The next time you catch yourself saying, “I am…” stop and change your words to “I feel…” This small but powerful way of communicating is more accurate and allows you to distance yourself from your feelings. You are not an angry or depressed person, you are endless possibilities. At every moment, you have the potential to feel and be the way you decide to. As Soren Kierkegaard said, “When you label me you negate me.” Don’t negate yourself.
Analyze your thoughts.
Once you have separated your emotions from who you are, it is time to examine the thoughts behind your feelings. To begin, you must first recognize how you are feeling and label it. Next, determine what you are telling yourself that is causing you to feel this particular way. Begin by stating, “I feel (your emotion) because…” Turning your feelings into thoughts makes them easier to deal with because you are dealing with something more tangible.
For example, if during a conversation someone says something that causes you to feel hurt, take a step back and ask yourself, “What about what they said to me, causes me to feel hurt?” You might discover that your feelings are not really a reaction to what they have said, but rather a response to your own belief about the meaning of their words.
Armed with your new self-awareness, you can now speak more precisely instead of lashing back at the other person. You might discover that what they said made you feel hurt because you interpreted it to mean they no longer love or respect you. You can now respond with, “I felt hurt when you said_________because I took it to mean that you don’t________. Is this what you meant?”
If you’re not in the habit of thinking before you respond and are led easily by your emotions, then learning to do this can take time. Know, with practice, you can learn to control your knee jerk reactions and become more adept at managing your reactions.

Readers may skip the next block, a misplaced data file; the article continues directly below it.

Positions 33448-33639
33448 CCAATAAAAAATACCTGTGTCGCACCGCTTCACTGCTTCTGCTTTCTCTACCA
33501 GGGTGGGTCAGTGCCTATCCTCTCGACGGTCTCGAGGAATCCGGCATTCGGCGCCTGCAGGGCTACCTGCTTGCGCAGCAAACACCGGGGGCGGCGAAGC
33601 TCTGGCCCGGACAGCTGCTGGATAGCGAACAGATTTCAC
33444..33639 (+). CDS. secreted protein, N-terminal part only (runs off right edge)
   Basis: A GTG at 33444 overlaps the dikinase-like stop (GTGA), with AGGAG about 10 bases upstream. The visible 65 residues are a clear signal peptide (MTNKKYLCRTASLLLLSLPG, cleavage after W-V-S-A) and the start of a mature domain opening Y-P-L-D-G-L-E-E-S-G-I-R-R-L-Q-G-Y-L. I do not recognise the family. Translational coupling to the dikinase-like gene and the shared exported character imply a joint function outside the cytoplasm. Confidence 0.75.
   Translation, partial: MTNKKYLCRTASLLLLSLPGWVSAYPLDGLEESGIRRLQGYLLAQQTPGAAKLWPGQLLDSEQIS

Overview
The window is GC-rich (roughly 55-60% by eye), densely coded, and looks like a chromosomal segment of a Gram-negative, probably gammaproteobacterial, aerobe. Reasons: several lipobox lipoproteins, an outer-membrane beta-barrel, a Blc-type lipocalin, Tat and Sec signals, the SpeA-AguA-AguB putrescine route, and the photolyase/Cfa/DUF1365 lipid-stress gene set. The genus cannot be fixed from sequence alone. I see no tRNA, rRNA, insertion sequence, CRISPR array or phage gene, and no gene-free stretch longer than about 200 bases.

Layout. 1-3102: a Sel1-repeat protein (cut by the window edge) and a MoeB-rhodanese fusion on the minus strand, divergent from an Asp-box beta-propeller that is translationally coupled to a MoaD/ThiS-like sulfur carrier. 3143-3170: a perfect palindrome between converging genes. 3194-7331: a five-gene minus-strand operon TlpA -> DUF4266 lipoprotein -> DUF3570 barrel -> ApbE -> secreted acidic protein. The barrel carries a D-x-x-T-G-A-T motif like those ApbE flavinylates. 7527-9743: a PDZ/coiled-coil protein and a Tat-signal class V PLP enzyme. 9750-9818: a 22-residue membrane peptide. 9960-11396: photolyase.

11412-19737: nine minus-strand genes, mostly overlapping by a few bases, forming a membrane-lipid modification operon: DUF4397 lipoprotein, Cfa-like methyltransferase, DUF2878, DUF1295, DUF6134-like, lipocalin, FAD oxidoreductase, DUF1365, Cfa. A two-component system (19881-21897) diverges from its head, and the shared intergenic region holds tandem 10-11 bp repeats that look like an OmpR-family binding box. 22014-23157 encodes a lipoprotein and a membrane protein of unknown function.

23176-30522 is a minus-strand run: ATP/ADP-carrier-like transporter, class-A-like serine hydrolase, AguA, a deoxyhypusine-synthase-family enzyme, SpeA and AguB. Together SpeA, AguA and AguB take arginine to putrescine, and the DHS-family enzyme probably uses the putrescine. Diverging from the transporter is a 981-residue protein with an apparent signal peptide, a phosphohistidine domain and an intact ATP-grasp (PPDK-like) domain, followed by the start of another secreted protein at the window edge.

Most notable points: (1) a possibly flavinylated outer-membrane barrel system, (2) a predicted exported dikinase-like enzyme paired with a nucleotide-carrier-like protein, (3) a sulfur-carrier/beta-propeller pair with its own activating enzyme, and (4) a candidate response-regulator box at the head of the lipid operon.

Look for multiple meanings.
Now that you are beginning to understand why you are feeling a certain way, you can start to quickly change how you are feeling by changing the meaning you’re attributing to the circumstances in your life.
In any situation, there are many interpretations or meanings we can have about it. For example, if you are feeling sad because you have recently gone through a breakup with your boy/girlfriend, you are probably telling yourself how terrible this is because you will miss being with them and you may never find anyone like them again. This picture of loss and hopelessness is creating your misery.
However, if you were to look at your situation from multiple angles, then you might begin to reinterpret the breakup as a blessing. In my own life, before meeting my now best friend and wife, I experienced a couple of breakups that at the time were painful, but I now know were a blessing. Without those losses, I may never have met who I consider my soul mate, Shelley.
When we are wrapped up in the current moment, we often fail to see the potential it is providing us. As the axiom says, “When God closes one door, he opens another.” Ask yourself, “If I wanted to find something good about what’s happening, what would that be?” Next, be still and listen to your answers. Be careful not judge your responses. But rather look at them as possibilities. Often what seems like a ridiculous idea is really a brilliant one.
Get up and move.
Movement is one of the most effective ways to change your emotional state. Why? The reason is simple, emotions in their purest form are nothing more than the energy flowing through our bodies that we label as a feeling. When we experience something in life, we interpret it, give it meaning, and then our bodies release hormones that circulate through our body. How they flow through us leads to the ways we feel.